Civil War Lyrics, Songs & Music
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Civil War Lyrics, Songs & Music
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Young volunteers like 16-year old Edwin F. Jemison pictured above inspired many songwriters by their courage and sacrifice. Jemison was killed at age 17 and was buried in his native Milledgeville, Georgia. One inspired song writer was John Hill Hewitt (1801-1890) Born and raised in New York City, as an adult Hewitt moved to Augusta, Georgia and later embraced the Confederacy. Too old to fight, Hewitt instead wrote many patriotic and romanticized tunes. "The Young Volunteer"Music Page website
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Although this is no one in particular, he is and represents the many young men and boys who fought in the Civil War. Their stories interest me greatly.
Born and raised in New York City, as an adult John Hill Hewitt (1801-1890) moved to Augusta, Georgia and later embraced the Confederacy. Too old to fight, Hewitt instead wrote many patriotic and romanticized tunes - more than 300 songs...
So very young.... Civil War Soldiers Letters and Diaries Database
Edwin Francis Jemison. Private in the 2nd Louisiana Infantry. #civilwar
The American Civil War (1861-65),
"The Yellow Rose of Texas" is a traditional folk song. Its original version became associated with the legend of how an indentured servant named Emily D. West (aka Emily Morgan) unwittingly aided Texans in winning the Battle of San Jacinto, the decisive battle in their War of Independence from Mexico. During the Civil War the song was popular with Confederate soldiers, especially...
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Lovely, lovely yellow rose...my bridesmaids carried one long stem yellow rose with baby's breath in my wedding. I carried three.
yellow-flower-yellow stuff-50 shades of yellow
flower tarot card project
Yellow Rose <3 Beautiful Yellow Rose. Yellow color Rose symbolizes-Friendship, Joy, Gladness, Friendship, Delight. <3
The lyrics to this popular tune of African-American slave origin were written in 1846 by Silas S. Steele. Often called the “Rose of Alabamy,” it’s an example of the many pre-war “walk-around” minstrel show songs often performed in black-face by white entertainers in Northern cities.
Civil War, Lyrics Rose
Civil War Lyrics Rose of Alabama by Silas S. Steele | Civil War Music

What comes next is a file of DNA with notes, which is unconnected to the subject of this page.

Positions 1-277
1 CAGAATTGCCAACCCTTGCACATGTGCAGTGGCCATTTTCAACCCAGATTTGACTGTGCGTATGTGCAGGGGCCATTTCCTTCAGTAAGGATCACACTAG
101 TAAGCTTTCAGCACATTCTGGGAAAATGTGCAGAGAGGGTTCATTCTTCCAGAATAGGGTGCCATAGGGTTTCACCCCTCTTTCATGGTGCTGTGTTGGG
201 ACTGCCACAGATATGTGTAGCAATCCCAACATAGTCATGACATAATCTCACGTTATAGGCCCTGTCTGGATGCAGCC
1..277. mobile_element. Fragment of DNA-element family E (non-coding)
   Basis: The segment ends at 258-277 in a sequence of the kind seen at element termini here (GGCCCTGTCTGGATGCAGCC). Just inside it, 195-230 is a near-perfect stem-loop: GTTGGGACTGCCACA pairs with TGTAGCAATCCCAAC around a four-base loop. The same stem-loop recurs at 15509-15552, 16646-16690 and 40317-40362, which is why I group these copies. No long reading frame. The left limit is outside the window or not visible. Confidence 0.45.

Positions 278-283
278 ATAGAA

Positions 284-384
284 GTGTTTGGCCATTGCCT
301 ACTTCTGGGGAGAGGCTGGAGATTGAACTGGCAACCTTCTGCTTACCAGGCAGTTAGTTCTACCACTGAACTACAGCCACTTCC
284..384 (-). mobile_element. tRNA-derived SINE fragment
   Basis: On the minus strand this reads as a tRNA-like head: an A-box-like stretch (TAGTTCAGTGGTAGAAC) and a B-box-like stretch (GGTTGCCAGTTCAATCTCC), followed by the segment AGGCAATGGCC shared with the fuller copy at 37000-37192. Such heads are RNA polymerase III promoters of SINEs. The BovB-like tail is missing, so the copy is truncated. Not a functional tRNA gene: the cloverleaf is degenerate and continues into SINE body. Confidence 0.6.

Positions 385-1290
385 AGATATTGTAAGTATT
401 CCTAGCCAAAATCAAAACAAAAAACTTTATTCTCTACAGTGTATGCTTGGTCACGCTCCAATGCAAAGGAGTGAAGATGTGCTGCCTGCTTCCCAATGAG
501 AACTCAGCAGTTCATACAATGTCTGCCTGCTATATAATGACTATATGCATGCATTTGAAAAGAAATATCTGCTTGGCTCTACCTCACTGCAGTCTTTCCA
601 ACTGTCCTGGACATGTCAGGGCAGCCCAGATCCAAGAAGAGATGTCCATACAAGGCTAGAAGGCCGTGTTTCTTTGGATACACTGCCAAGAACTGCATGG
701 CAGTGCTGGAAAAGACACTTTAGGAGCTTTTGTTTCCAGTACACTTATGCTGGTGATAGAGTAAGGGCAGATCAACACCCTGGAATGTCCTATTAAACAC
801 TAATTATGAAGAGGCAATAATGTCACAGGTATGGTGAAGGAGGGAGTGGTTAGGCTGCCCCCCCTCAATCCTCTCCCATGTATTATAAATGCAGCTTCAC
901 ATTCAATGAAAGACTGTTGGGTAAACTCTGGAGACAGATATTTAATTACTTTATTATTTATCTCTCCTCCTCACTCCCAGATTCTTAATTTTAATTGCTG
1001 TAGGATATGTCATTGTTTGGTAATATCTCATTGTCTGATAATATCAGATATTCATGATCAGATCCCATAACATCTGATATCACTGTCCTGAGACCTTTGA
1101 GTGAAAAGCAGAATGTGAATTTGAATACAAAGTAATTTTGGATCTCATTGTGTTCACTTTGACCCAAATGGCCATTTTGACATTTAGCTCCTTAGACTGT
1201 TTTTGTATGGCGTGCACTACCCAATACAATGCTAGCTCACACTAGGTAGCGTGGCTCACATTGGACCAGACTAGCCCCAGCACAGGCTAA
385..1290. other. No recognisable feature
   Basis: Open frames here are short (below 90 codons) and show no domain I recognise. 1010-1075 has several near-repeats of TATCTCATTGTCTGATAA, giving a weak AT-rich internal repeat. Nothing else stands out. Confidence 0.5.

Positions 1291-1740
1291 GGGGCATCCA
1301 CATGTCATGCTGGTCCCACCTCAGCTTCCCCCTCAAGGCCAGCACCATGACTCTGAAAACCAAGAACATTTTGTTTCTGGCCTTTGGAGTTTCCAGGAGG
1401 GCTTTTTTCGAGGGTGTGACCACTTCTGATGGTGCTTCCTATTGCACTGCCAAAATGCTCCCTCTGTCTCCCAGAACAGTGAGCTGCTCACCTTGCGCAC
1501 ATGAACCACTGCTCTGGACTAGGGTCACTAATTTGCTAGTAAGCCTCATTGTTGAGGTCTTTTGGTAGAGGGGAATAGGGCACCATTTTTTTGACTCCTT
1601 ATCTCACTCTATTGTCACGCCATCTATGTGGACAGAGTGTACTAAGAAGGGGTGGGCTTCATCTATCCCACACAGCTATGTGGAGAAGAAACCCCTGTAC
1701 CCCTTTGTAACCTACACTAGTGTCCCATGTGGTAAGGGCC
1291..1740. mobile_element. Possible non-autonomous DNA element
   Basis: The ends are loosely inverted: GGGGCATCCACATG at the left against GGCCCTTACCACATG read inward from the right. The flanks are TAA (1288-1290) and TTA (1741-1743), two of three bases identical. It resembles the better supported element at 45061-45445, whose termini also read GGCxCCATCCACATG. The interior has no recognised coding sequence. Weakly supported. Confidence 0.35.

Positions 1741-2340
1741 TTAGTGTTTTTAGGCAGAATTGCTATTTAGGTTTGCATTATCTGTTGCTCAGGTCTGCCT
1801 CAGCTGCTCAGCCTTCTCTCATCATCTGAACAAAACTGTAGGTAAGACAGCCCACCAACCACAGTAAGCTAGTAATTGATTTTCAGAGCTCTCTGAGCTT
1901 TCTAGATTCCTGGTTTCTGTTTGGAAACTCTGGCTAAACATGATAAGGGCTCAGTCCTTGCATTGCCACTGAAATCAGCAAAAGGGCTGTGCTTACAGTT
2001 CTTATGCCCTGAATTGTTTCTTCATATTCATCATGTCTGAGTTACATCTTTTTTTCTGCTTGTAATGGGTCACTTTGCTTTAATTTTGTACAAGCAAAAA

An English “sea shanty”, or shipboard working song, it chronicles the history of the most successful ship in the Confederate Navy, the C.S.S. Alabama. The original author is unknown.
Naval Ships, Civil War Paintings, Alabama History, Tall Ships, History Facts, The Navy, Commerce Raiders, Css Alabama, Floridath Southhom
CSS Alabama was a screw sloop-of-war built for the Confederate States Navy at Birkenhead, United Kingdom, in 1862 by John Laird Sons and Company. Alabama served as a commerce raider, attacking Union merchant and naval ships over the course of her two-year career, during which she never anchored in a Southern port. She was sunk in battle by the USS Kearsarge in 1864 near the Port of Cherbourg, France.
Painting by Rear Admiral J.W. Schmidt, USN (Retired), 1961, depicting the CSS Alabama in chase of a merchant ship. Courtesy of the Navy Art Collection, Washington, DC. Donation of R Adm. J.W. Schmidt. Large image here: http://en.wikipedia.org/wiki/File:CSSAlabama.jpg
Civil War Lyrics | Wade In the Water | Civil War Music
Published in 1843 by Dan Emmett (the author of “Dixie”), who also claimed authorship, “Old Dan Tucker” may have evolved from a popular slaves song about a part-time minister who lived near...
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The great blackface minstrel, Dan Emmett, late in life. He was friends with a black musical family called the Snowdens. A lot of his material was taken from them and many believe "Dixie" which is credited to Emmett may have come from the Snowdens. Emmett was so outraged that the Confederacy had adopted his song in the war that he joined the Union Army.
Civil War Lyrics Old Dan Tucker by Dan Emmet | Civil War Music
First published in 1848, “Oh! Susanna” was the first big hit of Stephen Collins Foster’s illustrious career. The song became an anthem of the California Gold Rush in 1849, and remained popular throughout the Civil War. Known today as...
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Jeanie With the Light Brown Hair - A popular song of the day composed by Stephen Foster in 1854. It is still seen in media even today. Popular movies and cartoon characters, such as Bugs Bunny have sung this song. this was one of the first songs written that was intended for amateurs and professionals for singing along with the sheet music. Foster allegedly wrote this song for his wife, Jennie, from whom he was separated in an attempt to woe her back.
Worshipers move in a circle while shuffling or stomping their feet and clapping their hands. Performances often occurred at night, continuing for...
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Lawrence McKiver, a founder and the longtime lead singer of the McIntosh County Shouters, a Georgia group representing the last community in America to perform the traditional ring shout — a centuries-old black form of ecstatic worship that marries singing, percussion and movement — died on March 25 on St. Simons Island, Ga. He was 97.
Civil War Lyrics Move, Daniel | African Americans in the Civil War | Civil War Music
Marching Through Georgia by Harry Clay Work * Civil War Lyrics * Civil War Music
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Fires blaze while Union soldiers destroy railroad tracks in Atlanta, Georgia, in this painting. The scorched-earth policy of “total war” was characteristic of Sherman’s March to the Sea.
Sherman's Path of Destruction
Sherman's March to the Sea occurred from November 15th to December 21st of 1864. This battle was led by Major General William Tecumseh Sherman of the Union army. It started in Atlanta, Georgia and ended with the port of Savannah being captured by the Union. This battle really struck the Confederacy and was begininning to lead to the end of the Confederacy.